18 concat: Percentage of the running time spent for concatenating branching vector sets. graphs: Number of graphs for which a branching rule was calculated. maxbn: Maximum branching number of the computed set of branching rules (determining the worst-case bound on the size of the resulting search tree). avgbn: Average branching number of the computed set of branching rules; assuming that every induced subgraph appears with the same likelihood, (avgbn) k would then give the average size of the employed search trees. bvmax: Maximum length of a branching vector occurring in the computed set of branching rules; this gives a measure for the intricacy of the generated search tree algorithm. bvmed: Median length of branching vectors occurring in the computed set of branching rules. maxlen: Length of longest branching vector generated in a node of the meta search tree (including intermediary branching vectors). bvset: Size of largest branching vector set computed in a node of the meta search tree. 4.1 Edge Modification Problems Edge modification problems recently have attracted considerable interest [29, 37]. We will consider three of these in our context Application to Cluster Editing The problem. Cluster Editing is defined as follows: Input: An undirected graph G = (V, E), and a nonnegative integer k. Question: Can we transform G, by deleting and adding at most k edges, into a graph that consists of a vertex-disjoint union of cliques? 18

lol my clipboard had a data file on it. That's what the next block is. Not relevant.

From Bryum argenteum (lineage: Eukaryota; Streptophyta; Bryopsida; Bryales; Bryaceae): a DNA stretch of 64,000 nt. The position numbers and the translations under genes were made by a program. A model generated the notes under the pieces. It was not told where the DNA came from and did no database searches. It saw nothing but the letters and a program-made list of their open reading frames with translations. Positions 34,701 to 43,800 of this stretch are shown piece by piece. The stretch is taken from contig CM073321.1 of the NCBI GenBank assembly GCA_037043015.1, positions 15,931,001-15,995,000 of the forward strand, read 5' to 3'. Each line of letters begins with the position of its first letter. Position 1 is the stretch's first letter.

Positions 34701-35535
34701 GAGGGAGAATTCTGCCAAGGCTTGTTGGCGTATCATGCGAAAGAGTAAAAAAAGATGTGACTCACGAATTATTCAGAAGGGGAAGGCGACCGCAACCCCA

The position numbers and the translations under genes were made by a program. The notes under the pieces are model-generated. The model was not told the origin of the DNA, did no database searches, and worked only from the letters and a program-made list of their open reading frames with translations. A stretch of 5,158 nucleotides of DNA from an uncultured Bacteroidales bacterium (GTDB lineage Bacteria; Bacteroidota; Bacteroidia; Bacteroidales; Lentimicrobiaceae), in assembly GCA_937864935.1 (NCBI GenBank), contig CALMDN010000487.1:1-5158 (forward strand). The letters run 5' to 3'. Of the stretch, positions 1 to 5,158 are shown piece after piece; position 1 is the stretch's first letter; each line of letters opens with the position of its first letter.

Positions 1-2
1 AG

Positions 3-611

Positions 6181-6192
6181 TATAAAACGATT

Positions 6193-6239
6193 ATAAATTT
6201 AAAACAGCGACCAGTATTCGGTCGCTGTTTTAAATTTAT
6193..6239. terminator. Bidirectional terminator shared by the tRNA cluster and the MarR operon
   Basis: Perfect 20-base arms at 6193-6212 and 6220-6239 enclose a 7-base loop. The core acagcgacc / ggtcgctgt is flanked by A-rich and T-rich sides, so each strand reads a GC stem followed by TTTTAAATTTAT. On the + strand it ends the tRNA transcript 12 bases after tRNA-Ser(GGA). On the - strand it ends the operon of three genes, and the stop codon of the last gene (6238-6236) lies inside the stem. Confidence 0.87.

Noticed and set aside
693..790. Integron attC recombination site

19 As mentioned in Sect. 2, a graph consisting of a vertex-disjoint union of cliques contains no P 3 (path of three vertices) as a vertex-induced subgraph. Cluster Editing is NP-complete [22, 36, 2] and it has been used for the clustering of gene expression data [38]. As already mentioned in Sect. 1, we gave in [18] an exact algorithm for this problem based on a bounded search tree of size O(2.27 k ), where k denotes the allowed number of edge additions and edge deletions. A basic search tree approach is described as follows for a given input graph G = (V, E). For each P 3, i.e., u, v, w V with {u, v} E, {u, w} E, but {v, w} / E, the algorithm either deletes {u, v}, or deletes {u, w}, or adds {v, w} and processes each of these cases recursively. If an algorithm can destroy all vertex-induced P 3 s after at most k edge modifications then the given instance has a solution. It is easy to see that the size of the resulting search tree is upperbounded by O(3 k ). With more refined case distinctions the size of the search tree can be reduced to O(2.27 k ) as described in [18]. However, a better bound can be achieved by our automated approach. Problem-specific rules. Following the general scenario from Sect. 3, we make use of problem-specific rules in our framework for an input graph G = (V, E). We use the same labels forbidden and permanent as for Cluster Deletion. Rule 1: While enumerating subgraphs, we consider only connected instances containing a P 3 as a vertex-induced subgraph. The correctness of Rule 1 is obvious. As introduced in Sect. 3.1 for Cluster Deletion, the algorithm assigns labels permanent and forbidden to vertex pairs. Here, a vertex pair (u, v) annotated as permanent means that in the solution graph there is an edge between u and v and this edge may not be deleted; annotation forbidden means that in the solution graph there is no edge between the two vertices. Rule 2: For vertices u, v, w V such that both (u, v) and (v, w) are annotated as permanent, we annotate also vertex pair (u, w) as permanent; if (u, v) is annotated as permanent and (v, w) as forbidden, then we annotate (u, w) as forbidden. The correctness of Rule 2 follows from the requirement that a solution graph does not contain a P 3 as a vertex-induced subgraph. The third rule allows non-trivial graph expansions (see Sect. 3.2). 19